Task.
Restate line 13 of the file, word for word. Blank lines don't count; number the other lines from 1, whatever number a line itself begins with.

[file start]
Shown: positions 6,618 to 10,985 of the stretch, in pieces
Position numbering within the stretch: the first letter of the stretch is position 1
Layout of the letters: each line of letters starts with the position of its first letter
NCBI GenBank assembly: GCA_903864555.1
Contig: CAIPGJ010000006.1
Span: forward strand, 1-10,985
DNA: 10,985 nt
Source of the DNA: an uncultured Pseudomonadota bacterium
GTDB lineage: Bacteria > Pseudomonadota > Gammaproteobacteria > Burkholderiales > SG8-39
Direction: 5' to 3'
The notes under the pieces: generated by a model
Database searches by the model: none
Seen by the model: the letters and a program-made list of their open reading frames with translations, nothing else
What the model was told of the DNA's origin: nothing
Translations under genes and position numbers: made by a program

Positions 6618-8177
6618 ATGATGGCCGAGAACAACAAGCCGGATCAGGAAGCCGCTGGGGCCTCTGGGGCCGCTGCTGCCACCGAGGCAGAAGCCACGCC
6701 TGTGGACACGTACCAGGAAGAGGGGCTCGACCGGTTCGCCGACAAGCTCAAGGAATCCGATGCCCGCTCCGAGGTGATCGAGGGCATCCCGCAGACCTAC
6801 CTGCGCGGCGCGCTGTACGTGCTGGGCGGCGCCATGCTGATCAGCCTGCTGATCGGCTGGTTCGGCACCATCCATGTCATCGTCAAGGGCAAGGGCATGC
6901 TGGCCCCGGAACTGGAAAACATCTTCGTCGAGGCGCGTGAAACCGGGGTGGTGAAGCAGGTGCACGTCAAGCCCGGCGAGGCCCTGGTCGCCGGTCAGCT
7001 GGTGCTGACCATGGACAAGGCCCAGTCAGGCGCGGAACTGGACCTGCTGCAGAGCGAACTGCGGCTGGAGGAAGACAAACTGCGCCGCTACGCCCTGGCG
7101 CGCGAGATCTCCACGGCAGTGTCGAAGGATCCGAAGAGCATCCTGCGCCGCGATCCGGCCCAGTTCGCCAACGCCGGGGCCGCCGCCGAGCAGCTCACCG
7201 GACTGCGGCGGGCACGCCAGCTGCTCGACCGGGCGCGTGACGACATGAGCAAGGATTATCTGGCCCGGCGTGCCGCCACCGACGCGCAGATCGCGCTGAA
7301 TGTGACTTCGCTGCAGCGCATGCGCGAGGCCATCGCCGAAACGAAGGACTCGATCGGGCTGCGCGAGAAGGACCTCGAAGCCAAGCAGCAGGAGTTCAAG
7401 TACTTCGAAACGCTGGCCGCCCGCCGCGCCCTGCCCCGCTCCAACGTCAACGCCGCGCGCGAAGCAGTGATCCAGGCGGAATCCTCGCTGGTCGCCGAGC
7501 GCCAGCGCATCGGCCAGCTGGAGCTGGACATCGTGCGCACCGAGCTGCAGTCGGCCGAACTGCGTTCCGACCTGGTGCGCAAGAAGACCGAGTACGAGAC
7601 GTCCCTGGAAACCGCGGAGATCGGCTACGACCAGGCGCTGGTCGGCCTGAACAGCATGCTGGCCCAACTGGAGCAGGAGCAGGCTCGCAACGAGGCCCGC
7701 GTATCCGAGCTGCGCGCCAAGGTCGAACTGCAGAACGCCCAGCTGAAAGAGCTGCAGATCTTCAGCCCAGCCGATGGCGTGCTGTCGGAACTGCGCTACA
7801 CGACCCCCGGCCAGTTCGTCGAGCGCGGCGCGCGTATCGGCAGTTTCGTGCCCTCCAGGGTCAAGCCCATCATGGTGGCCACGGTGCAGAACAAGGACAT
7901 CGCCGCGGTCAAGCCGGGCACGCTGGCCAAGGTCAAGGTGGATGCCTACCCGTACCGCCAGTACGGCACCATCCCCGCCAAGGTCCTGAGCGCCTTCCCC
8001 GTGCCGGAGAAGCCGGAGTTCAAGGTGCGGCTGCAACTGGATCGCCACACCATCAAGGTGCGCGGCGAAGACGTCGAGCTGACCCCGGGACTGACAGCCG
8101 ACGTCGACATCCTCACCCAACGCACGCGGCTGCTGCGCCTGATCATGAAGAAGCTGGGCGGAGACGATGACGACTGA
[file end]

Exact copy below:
Seen by the model: the letters and a program-made list of their open reading frames with translations, nothing else